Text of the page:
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The future of foodservice marketing: A history

The future of foodservice marketing: A history

Jim Sullivan is a keynote speaker at foodservice leadership conferences worldwide. His newest book Fundamentals is available at Amazon or Check out his leadership video series at This article does not necessarily reflect the opinions of the editors or management of Nation’s Restaurant News. chief executive Jim Sullivan
“Today everything changes so quickly that in growing up we take leave not just of youth but of the world we were young in.” —Peter Medawar, Immunologist and Nobel Laureate

The most complex and challenging position in the foodservice industry today has to be in the marketing department. Technology and the Internet are disrupting their world with new marketing channels so rapidly that they are figuratively laying new tracks while 10 trains are running. How did it happen and what can they do to stay ahead of the curve? Let’s examine the five stages of foodservice marketing.

Marketing 1.0 (1918-1995): “It’s all about the ad.” Every November the media sales reps from the magazine, newspaper, radio or television station that the restaurant advertised with called the director of marketing (or owner if there is no marketing department) and asked what their advertising budget was for the upcoming year. Then they took you out for dinner, drinks, games, events or other varied and sundry forms of merrymaking. You get a jovial call from them the next day and they cajole you to spend a little more with them and less with the other guy. You do or you don’t, but either way, your marketing channels were finite and linear, all B2B (business to business). Your ads told the customer who you were, what you were selling, and how awesome you were. Diners took you at your word and the resulting traffic uptick was almost always in line with projections. Occasionally a curveball is thrown to the marketing team, like when limited-time offers gained traction across the industry in the 1990s. First it’s annually, then quarterly, then monthly. You hire a culinary team, plot out the year’s offerings and then chart the necessary sourcing, scheduling, point-of-sale and training. But you got used to it. For nearly eight decades, brand marketing was analog and relatively simple. But then, suddenly, simple got hard.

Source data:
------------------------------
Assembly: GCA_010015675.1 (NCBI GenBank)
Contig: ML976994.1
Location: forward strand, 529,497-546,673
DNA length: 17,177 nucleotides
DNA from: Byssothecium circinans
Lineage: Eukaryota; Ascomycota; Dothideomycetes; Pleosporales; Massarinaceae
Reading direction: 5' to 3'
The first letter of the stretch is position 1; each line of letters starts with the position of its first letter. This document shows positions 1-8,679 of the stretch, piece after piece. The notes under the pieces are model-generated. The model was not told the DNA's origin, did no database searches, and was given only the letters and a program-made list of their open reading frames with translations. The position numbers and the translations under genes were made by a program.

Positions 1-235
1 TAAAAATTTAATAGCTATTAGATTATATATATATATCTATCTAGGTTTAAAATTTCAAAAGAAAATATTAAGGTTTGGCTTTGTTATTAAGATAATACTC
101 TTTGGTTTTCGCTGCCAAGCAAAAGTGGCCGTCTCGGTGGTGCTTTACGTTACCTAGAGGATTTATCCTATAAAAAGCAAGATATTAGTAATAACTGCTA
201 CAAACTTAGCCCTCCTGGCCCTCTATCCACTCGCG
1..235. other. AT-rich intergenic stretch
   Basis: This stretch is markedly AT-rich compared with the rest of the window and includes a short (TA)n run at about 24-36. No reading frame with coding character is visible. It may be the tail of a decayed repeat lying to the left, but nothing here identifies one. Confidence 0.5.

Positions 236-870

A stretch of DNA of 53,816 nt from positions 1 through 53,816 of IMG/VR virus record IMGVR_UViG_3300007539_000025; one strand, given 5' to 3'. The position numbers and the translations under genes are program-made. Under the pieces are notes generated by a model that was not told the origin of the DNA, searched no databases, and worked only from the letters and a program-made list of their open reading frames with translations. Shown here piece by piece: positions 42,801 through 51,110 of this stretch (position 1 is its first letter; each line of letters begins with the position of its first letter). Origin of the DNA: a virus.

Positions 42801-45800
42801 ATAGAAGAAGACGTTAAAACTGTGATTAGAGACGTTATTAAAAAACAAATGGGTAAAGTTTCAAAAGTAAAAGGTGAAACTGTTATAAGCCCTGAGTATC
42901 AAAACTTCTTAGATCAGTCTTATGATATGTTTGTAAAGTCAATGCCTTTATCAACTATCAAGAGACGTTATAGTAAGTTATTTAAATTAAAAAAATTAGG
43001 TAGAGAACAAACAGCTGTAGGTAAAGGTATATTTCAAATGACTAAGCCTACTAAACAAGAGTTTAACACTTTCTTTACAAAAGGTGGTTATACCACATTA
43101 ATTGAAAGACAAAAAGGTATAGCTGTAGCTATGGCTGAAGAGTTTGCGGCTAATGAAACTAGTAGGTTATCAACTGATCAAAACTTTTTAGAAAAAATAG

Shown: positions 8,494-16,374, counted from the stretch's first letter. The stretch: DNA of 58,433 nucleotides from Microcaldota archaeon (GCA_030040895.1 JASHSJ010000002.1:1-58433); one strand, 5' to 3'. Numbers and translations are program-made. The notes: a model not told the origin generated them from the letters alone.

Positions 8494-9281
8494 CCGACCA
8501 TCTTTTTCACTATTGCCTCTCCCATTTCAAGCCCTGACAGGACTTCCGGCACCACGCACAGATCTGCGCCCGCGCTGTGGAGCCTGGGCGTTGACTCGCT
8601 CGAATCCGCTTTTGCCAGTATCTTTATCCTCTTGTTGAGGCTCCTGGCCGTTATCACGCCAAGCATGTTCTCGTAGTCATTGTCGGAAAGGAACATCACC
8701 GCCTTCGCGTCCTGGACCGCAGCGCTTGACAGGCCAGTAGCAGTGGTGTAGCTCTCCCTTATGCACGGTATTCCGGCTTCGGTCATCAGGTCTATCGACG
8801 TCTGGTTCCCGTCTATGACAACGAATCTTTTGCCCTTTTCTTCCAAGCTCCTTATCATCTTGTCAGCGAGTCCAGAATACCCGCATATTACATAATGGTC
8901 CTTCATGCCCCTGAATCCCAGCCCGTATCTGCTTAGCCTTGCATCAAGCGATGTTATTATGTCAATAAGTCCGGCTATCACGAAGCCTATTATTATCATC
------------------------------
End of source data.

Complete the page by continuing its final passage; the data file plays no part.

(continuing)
Marketing 2.0 (1996-2000): “It’s all about the website.” Sometime in 1996, your CEO read a Wall Street Journal story about these new dotcom companies and how the “interweb” might change business in general, and maybe even the foodservice industry in particular. He determines that, “We need a stronger Web presence.” A decision is made to create a company website, and the marketing team is tasked to run it and “go digital.” That new IT Department guy has a college roommate who builds websites, and you find an eager 22-year-old, seasonal intern to manage and maintain it. After all, he’s had his own AOL email address for nearly two years, he must know what he’s doing. Ethan Zuckerman, a digital designer for, creates the pop-up ad in the late ’90s, and suddenly the website’s potential transforms from informational to transactional. Now you have to figure out how to “monetize” your website, along with all the traditional advertising you’re still engaged in. The restaurant website of 1998 is chockablock full of copy, logos, coupons, promises and pop ups. Your magazine, newspaper, radio and TV media rep buddies view the Web as an unwelcome alien force siphoning off their entitled ad dollars and promising “eyeballs” and “impressions” instead of higher customer counts. None of them think of using their own websites for client advertising. There are dozens of new dotcom companies exhibiting at the 1999 NRA Show selling solutions to foodservice problems that don’t actually exist. Scores of “tech wizards” visit your marketing department monthly and offer lofty, giddy and contradictory consulting advice on how to maximize your web presence and digital channels. Confusion reigns and simplicity flees faster than a dishwasher on a 15-minute break. Welcome to the world of digital marketing.